Michael, Christianity has gone through about 2000 years of severe abuse, predictions of demise, annihilation of populations, those who would derail it through misdirection, an abolition under threat of the spear. Thanks for your concern, but I think it will survive a modern day political and even a social movement to accept homosexuality as a viable lifestyle.

            Societies have “progressed” ( to use your terminology) and found their way again (to use mine) time and time again. The prophets of demise are too numerous to bother with and are long forgotten recycled dust while the Scriptures remain. No disrespect intended despite your self-stated hate and attempt at a curse. I’ll take my chances and stick with Scripture proven over time and against tyrants instead of the prophecies and threats of Michael of the Internet.

  • Michael

    So I am confused. This is a complete dealbreaker with you? Homosexuality being a viable lifestyle is irreconciliable with the Christian religion, and forces you to throw out your scripture? I’ll be honest, I wasn’t expecting that kind of response at all from you, but it certainly was enlightening.

    Anyway, have fun with that. Good talk.

    • Michael

      I’d just like to point out what a wonderful example this is of why people are leaving Chrustianity. I can’t imagine a better illustration. You practically outlined exactly how scripture takes precedence over reality.

      • Well, Michael, if Christianity does not correspond to reality than I am in favor of people leaving it. I am not suggesting by any means that Christianity is just a feel good religion which we should adopt, even though it’s false. If it’s true, than it’s claims about reality need to be highly consider, and more likely accepted if, in fact, there is an authority to scripture. One of those claims simply is that homosexuality is against God’s natural order. It makes no statement about psychology, social influence, familial influence, biology, etc. Those were foreign concepts. But it does emphasize the point about behavior for God’s people. Most people don’t have a clue why, and I think that it’s genuinely true that many people simply have homophobic tendencies about it. I don’t. My position is held trying to make sense of the tension between what my scripture’s state concerning sex and how we see things in everyday life. My understanding of orientation and sexual redemption of any kind work hand in hand. But in no way am I out in the streets making names and faces and gay people. I am against any shallow understanding of homosexuality. I am against and mistreatment or abuse, whether physical or legislative. You simply cannot take all of us and lump us in one camp. I have gay friends that I would absolutely call Christian. It’s not a “dealbreaker” over whether one’s a Christian or not. Any pastor that’s going to throw a homosexual out of his church will also have me leaving his church.

        But I think Dahny is right. As we know from sociology, religions have to by and large adapt to their surrounding cultures. We’ve seen, for example, three shifts of evangelicalism in the US in the past 100 years and we’re somewhere in the fourth one. Why? Because traditionalism doesn’t resonate with a postmodern culture. We adapt and we let go of things that we don’t find necessary. Starke and Finke argue, correctly, that religion’s influence and expansion must be seen in economic terms of cost/product. I am certain that within the next 60 years we’ll see Christians approach homosexuality and consider the cost of certain doctrines too high for the product. This will either force people to abandon it completely or reform it. Likely, we’ll see a good bit of both (as we see now), but probably an emphasis on the latter. The UM Church just held a major conference on this and debated it ferociously. While homosexuality is still relegated as outside of God’s natural order of sex, it was evident that Majority World (Africa, Asia, etc) Christians had a greater deal of biblical fidelity to this issue. So any adaptation that will be done will have to convince the Majority World of this point first.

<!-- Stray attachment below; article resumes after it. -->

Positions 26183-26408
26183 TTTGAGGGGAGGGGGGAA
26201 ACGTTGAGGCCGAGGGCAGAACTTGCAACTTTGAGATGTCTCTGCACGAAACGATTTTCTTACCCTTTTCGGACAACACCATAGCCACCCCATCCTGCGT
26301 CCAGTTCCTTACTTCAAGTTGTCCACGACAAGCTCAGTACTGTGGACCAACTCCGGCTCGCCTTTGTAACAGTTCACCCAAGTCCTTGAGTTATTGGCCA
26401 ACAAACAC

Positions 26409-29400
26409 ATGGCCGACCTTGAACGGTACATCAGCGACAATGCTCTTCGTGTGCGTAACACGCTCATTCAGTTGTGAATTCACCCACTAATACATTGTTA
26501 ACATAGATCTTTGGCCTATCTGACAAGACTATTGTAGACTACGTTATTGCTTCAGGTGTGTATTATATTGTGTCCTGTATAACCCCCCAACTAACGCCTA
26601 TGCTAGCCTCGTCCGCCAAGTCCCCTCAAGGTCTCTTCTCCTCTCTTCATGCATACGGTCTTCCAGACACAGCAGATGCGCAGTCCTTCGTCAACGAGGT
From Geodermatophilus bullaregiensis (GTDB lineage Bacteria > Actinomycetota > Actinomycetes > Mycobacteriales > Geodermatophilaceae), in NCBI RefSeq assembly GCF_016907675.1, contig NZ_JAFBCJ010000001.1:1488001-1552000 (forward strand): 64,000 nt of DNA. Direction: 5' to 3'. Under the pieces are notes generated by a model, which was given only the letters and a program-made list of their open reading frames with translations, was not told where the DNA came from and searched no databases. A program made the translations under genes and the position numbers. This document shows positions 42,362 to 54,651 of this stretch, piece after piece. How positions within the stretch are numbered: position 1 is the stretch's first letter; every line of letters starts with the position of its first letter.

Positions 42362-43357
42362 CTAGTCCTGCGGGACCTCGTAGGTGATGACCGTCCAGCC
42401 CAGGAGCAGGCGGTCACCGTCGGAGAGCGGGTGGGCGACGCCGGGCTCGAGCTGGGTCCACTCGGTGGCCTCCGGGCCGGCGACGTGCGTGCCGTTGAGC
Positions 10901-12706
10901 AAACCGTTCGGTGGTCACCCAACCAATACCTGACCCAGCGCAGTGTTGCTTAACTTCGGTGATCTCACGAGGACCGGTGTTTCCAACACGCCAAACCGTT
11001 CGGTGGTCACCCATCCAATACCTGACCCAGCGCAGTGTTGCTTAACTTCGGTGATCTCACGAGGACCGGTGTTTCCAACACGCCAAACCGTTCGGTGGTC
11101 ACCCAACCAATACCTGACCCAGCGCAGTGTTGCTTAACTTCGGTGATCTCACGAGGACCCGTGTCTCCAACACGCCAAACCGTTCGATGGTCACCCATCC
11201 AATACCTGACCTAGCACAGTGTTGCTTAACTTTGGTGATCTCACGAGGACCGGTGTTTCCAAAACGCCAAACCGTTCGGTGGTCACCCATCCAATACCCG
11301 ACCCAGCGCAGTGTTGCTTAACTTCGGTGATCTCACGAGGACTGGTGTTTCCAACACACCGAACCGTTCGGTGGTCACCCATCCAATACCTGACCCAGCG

You may disagree and that is your right. But for the record, when you say stuff like ‘ If you aren’t going to adapt then you will perish, and with probably enough speed that your own children will vehemently disagree with you. I hope this occurs, and I say that with plenty of vitriol’ it simply does not help make your case. You’re only exchanging hate for hate.

        Alas, if you would like to continue this conversation I will suggest again that we carry this over into e-mail. So far none of the comments have dealt with purpose of this post.

        • Michael

          Fine fine, how do I email you, by using the “Contact Us” thingy?

          And why did you just say “You’re only exchanging hate for hate”?? Aren’t you totally admitting hate on your part? The hell?

          • Yep. Contact form.

            No, I think I’ve tried hard to show that it’s not hate. But I recognize that you perceive it as such, so I was trying to work from your perspective. Looking forward to discussing this further.

  • Danhy

    I think you have many valid points, particularly in your previous article. So accept that I agree with you in many respects, but wish to point out some questionable assumptions. You are fairly perceptive, but perhaps lack a broader view, and your writing suggests that like the rest of us, you are limited by our own experience and perspective.